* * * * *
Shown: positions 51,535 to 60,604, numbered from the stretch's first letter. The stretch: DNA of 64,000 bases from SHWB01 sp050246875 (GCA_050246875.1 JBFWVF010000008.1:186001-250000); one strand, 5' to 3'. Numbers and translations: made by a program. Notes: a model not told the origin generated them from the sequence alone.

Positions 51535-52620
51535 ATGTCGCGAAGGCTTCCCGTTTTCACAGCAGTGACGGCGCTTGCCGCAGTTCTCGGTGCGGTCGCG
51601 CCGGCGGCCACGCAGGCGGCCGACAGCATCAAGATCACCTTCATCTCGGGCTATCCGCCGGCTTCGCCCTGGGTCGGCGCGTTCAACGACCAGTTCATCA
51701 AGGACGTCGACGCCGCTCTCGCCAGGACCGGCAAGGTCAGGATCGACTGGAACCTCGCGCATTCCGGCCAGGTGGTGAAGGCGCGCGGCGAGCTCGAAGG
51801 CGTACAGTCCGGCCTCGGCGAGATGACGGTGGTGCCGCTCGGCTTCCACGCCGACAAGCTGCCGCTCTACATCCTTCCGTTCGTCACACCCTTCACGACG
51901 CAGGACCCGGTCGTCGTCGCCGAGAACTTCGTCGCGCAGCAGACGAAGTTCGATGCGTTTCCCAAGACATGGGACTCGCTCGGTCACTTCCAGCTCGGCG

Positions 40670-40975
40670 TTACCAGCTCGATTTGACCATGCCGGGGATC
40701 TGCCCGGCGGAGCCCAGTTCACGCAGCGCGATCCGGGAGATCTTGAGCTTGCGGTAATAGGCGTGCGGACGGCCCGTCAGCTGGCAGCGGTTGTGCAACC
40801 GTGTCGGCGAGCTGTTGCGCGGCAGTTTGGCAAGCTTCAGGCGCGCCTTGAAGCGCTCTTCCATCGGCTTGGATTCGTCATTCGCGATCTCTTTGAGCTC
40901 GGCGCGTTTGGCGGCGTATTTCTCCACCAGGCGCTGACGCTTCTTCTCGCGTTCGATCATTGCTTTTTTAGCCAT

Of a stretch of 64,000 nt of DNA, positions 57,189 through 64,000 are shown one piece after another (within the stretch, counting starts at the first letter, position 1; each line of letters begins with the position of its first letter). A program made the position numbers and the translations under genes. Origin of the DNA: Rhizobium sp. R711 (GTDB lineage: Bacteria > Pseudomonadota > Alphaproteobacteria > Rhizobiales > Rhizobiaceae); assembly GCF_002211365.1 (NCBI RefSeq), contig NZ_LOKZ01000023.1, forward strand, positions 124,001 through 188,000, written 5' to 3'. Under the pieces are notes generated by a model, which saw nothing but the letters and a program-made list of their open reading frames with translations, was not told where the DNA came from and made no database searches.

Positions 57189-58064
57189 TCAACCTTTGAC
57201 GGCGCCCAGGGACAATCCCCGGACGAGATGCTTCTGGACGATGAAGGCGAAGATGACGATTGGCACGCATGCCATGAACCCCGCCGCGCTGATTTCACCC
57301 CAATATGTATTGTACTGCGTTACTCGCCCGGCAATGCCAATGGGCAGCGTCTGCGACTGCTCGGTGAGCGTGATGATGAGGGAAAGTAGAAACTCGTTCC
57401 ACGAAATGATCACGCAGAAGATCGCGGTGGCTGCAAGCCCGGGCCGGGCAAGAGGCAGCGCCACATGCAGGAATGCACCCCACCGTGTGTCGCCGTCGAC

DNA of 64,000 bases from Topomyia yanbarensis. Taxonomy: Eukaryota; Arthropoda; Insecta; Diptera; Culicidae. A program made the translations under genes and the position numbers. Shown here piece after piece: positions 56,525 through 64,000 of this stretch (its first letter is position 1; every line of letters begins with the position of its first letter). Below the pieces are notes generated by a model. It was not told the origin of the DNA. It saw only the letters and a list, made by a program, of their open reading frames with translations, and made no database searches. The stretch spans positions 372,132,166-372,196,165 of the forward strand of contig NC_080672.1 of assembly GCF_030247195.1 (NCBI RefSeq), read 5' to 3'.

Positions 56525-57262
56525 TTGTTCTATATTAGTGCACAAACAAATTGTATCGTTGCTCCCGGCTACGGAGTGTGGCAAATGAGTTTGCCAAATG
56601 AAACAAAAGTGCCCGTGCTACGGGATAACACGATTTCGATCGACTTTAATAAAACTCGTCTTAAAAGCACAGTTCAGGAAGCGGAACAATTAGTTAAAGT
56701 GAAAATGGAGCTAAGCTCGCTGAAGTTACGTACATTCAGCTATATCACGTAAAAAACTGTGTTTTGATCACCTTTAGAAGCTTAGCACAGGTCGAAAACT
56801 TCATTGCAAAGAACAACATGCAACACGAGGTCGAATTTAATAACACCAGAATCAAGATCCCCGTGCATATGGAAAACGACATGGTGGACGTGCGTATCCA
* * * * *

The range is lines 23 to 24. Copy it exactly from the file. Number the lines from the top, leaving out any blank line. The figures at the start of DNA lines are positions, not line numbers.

56701 GAAAATGGAGCTAAGCTCGCTGAAGTTACGTACATTCAGCTATATCACGTAAAAAACTGTGTTTTGATCACCTTTAGAAGCTTAGCACAGGTCGAAAACT
56801 TCATTGCAAAGAACAACATGCAACACGAGGTCGAATTTAATAACACCAGAATCAAGATCCCCGTGCATATGGAAAACGACATGGTGGACGTGCGTATCCA